Medicare, however, as the national insurance program for seniors, with 54 million enrollees, is not allowed to negotiate with drug companies pursuant to the rules of the 2003 Medicare Modernization Act. That restriction turns out to be a lucrative one for drug companies. Without the power to negotiate, Medicare is paying far more for drugs than other U.S. agencies.
One report showed that Medicare pays 58 percent more on average than the Department of Veterans Affairs for the same medicines. Last year, Medicare spent $4.7 billion on drugs for hepatitis C, which represents a more than 16-fold jump from the $286 million it spent the year before, while Medicaid spent $1.2 billion in the first nine months of 2014 on the same drugs -- despite the fact that Medicaid covers roughly 16 million more patients than Medicare.
"I would argue that the prices that we have in the U.S. are not set by the market because we don’t really have the conditions of a market,” Schondelmeyer says. “They're not set by the government because they can't negotiate the price. Essentially, we've chosen to let pharmaceutical companies write blank checks for their prices."
National healthcare systems elsewhere often negotiate a discount below what patients, insurers and government agencies pay in the U.S. Canada has a federal rule that says the national healthcare system -- which covers everyone, unlike in the U.S. -- may pay no more for a drug than the median price paid by seven other industrialized nations. European cancer drug prices are typically 20 to 40 percent lower than the price of the same medicines sold in the U.S.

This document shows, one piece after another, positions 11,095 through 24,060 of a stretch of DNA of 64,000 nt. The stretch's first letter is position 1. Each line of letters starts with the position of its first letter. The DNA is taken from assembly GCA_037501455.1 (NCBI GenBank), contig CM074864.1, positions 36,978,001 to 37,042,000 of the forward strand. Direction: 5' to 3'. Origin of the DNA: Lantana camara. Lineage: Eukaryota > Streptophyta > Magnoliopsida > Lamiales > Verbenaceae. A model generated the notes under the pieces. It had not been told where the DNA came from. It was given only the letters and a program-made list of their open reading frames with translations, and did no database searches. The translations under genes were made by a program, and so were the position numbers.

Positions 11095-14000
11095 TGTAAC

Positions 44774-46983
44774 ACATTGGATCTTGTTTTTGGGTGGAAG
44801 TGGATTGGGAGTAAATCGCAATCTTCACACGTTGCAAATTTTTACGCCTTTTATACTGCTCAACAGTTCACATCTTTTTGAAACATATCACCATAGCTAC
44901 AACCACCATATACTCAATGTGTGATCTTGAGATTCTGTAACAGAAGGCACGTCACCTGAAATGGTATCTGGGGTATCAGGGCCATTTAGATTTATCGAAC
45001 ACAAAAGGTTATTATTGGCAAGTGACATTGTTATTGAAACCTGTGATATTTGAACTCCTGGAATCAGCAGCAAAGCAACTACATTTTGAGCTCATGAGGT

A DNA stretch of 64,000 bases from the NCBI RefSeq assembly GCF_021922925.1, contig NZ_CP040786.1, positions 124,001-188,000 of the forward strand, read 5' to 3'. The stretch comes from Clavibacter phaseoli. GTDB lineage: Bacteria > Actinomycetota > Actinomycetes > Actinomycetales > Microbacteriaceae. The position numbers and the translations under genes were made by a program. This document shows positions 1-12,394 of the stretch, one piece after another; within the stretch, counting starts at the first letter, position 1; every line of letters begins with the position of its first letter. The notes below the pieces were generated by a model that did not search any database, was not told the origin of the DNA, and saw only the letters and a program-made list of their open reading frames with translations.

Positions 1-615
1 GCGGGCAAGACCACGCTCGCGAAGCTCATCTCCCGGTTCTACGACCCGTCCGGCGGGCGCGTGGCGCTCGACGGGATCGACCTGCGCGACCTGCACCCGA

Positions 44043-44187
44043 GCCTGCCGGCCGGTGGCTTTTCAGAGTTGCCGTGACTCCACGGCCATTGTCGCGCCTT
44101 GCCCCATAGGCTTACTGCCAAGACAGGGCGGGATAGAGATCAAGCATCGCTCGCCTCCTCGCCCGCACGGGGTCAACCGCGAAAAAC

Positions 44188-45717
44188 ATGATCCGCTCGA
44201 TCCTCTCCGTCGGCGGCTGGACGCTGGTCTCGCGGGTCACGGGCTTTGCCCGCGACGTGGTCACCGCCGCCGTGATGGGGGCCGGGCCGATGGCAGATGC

Pharmasset had expected to sell Sovaldi in the European Union for about $24,000, or 67 percent of the price it would have charged in the U.S. Earlier this year, a generic drug maker began selling a version of Sovaldi in India for just $10 and Gilead has sold Sovaldi in Egypt for $999 for the course of treatment – which is 1.2 percent of what it charges in the U.S.
Hooks, the Vietnam veteran, understands that pharmaceutical companies must make a profit in order to keep developing new drugs, but he is upset by the fact that the U.S. seems to be largely responsible for contributing to the industry’s bottom line. “We seem to pay for it and in other areas, they get it for a cheaper price,” he says.
Group purchasing organizations and pharmacy benefit managers that oversee U.S. insurance plans may also negotiate deals and discounts for the patients they cover. These groups often earn a 15 to 20 percent discount from the list price and can receive additional rebates if they sell enough of a drug.
Typically, the public has no way of knowing how much of a discount a private insurer is receiving because the negotiations take place behind closed doors. But these discussions became very public in the case of Sovaldi.
Managers at Express Scripts, the nation’s largest pharmacy benefit manager, were deeply unnerved by the price that Gilead had set for Sovaldi when it debuted. They struck a deal with rival drug company AbbVie to exclusively cover a comparable hepatitis C medicine named Viekira Pak that cost $83,000 in exchange for a steep discount. After the deal was announced, several other large pharmacy benefit managers scrambled to secure their own exclusive deals with either Gilead or AbbVie.